Yesterday, Activision released its year-end financial results, and while the company reported a $286 million loss for the holiday quarter, it still managed to post a relatively rosy full-year profit of $113 million. Wall Street responded positively to the results--Activision stock was up nearly 10 percent to $11.08 in midday trading today--but analysts were downright euphoric.
Wedbush's Michael Pachter said Activision's results were well above expectations and was particularly impressed at the publisher's ability to meet its initial guidance estimates despite a tough economic environment and the delays of three major titles (Singularity, Blur, and Starcraft II).
Pachter cautioned that Activision's performance set a high bar to measure up to in the new fiscal year. The analyst is particularly concerned about Activision's ability to increase revenues, given that it is expecting lowered sales from its distribution business, as well as Call of Duty and Guitar Hero games.
However, Pachter said the company's catalog of Blizzard titles could more than make up for slumping revenues elsewhere in the company. With the release of both Starcraft II and World of Warcraft: Cataclysm, Pachter expects Blizzard to sell a whopping 12 million games during the year, including legacy sales of previously released games.
The analyst didn't break down sales projections for individual Blizzard games, but Cataclysm and catalog sales of World of Warcraft and its prior expansions apparently play a large role in his Blizzard-wide estimate. Pachter said that Activision's three delayed titles combined are expected to bring between $200 million and $250 million in revenues, suggesting total sales of about 5 million copies if the average selling price was $50.
Pacific Crest Securities' Evan Wilson was somewhat more optimistic about Starcraft II, depending on when Activision manages to release it. Currently, Wilson has the real-time strategy sequel penciled in for sales of 6 million copies, though he cautioned that could slip to 2 million in 2010 if Activision pushes it back into the holiday quarter.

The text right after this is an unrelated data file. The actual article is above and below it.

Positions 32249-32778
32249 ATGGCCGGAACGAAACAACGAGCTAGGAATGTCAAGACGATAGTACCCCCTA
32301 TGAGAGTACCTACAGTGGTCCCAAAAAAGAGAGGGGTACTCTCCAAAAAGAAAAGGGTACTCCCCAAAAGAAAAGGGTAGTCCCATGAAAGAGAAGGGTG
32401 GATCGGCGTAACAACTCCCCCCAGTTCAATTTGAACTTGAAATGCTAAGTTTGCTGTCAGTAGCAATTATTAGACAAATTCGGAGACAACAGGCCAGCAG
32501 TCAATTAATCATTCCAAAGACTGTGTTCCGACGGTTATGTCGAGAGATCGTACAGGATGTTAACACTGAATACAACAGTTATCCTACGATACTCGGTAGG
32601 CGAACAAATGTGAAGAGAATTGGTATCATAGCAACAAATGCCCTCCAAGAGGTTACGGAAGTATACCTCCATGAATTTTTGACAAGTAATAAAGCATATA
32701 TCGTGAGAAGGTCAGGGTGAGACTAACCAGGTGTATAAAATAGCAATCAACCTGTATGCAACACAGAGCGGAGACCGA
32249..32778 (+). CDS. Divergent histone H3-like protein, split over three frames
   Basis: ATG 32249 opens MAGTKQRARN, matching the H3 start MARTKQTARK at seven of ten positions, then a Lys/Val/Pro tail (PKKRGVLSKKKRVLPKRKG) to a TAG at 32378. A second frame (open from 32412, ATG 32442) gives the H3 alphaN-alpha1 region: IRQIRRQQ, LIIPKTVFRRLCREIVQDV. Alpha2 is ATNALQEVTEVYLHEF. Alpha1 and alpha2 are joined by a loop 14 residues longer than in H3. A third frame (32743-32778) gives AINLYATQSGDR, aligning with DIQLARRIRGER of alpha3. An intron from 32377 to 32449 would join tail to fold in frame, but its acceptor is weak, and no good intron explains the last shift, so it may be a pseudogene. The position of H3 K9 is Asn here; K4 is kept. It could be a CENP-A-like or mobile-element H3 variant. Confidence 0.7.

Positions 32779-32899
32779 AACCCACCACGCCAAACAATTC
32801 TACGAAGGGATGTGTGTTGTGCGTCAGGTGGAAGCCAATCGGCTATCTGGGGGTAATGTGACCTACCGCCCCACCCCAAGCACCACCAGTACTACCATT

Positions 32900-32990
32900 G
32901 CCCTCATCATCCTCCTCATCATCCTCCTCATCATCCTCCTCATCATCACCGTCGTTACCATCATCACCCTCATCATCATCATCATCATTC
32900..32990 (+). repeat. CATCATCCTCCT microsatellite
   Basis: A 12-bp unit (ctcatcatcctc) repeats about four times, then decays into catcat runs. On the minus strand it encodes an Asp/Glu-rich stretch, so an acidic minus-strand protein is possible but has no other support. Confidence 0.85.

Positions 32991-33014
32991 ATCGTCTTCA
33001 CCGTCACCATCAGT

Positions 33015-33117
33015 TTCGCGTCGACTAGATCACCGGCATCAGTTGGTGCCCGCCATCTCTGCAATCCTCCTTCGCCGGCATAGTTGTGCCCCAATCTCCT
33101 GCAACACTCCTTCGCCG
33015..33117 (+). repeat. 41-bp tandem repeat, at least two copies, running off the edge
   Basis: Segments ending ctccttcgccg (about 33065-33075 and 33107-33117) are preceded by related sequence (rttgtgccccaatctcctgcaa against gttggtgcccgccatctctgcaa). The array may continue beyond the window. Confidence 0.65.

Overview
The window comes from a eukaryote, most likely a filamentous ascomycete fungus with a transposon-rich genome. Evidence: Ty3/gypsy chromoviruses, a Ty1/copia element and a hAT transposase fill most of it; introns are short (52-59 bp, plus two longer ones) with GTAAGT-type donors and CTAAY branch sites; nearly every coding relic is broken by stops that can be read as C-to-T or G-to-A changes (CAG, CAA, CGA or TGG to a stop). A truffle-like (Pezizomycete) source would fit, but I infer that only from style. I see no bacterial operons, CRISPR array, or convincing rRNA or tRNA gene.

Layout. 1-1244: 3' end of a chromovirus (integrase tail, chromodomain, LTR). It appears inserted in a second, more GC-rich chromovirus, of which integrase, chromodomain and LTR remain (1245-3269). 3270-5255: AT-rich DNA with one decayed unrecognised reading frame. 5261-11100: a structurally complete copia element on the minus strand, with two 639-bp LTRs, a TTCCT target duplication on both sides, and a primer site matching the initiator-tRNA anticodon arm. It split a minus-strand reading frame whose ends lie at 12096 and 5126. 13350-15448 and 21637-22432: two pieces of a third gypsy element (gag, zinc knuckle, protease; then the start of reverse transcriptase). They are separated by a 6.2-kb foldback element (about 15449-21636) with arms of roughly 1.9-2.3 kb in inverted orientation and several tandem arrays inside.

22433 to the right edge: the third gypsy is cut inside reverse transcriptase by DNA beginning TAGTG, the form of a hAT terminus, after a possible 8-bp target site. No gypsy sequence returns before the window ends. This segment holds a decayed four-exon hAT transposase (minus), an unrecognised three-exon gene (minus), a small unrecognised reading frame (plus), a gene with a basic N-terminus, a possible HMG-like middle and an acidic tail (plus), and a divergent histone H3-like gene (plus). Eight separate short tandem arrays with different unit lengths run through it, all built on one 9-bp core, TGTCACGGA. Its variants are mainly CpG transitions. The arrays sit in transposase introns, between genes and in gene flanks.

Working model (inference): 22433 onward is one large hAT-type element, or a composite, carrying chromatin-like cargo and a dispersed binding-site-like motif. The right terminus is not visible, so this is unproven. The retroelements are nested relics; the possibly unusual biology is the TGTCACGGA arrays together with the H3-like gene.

As for the rest of Activision's slate of upcoming titles, Wilson was more reserved with his praise, saying True Crime, Blur, and Singularity "have not yet excited us." Likewise, he said new Spider-Man, Transformers, and James Bond games "do not look poised to exceed the very high bar that has been set for games to achieve critical and commercial success." Growing the Call of Duty franchise could also be a point of concern, as Wilson estimated that last year's Modern Warfare 2 has shipped 16 million copies worldwide.
Pessimistic as that might sound, Wilson was still very high on the publisher. Comparing Activision with the rest of the recently struggling gaming industry, the analyst likened the publisher to "a mansion in a trailer park." He added that the company's results "reminded us again why it is the best company in the sector."
Signal Hill's Todd Greenwald was likewise impressed, calling Activision "the key name to own in the video game space." Greenwald was particularly blown away by the publisher's operating margins. Where Electronic Arts and THQ chalked up $0.11 and $0.09 of operating profit for every dollar of sales, Activision said its operating margin surpassed $0.35 on the dollar.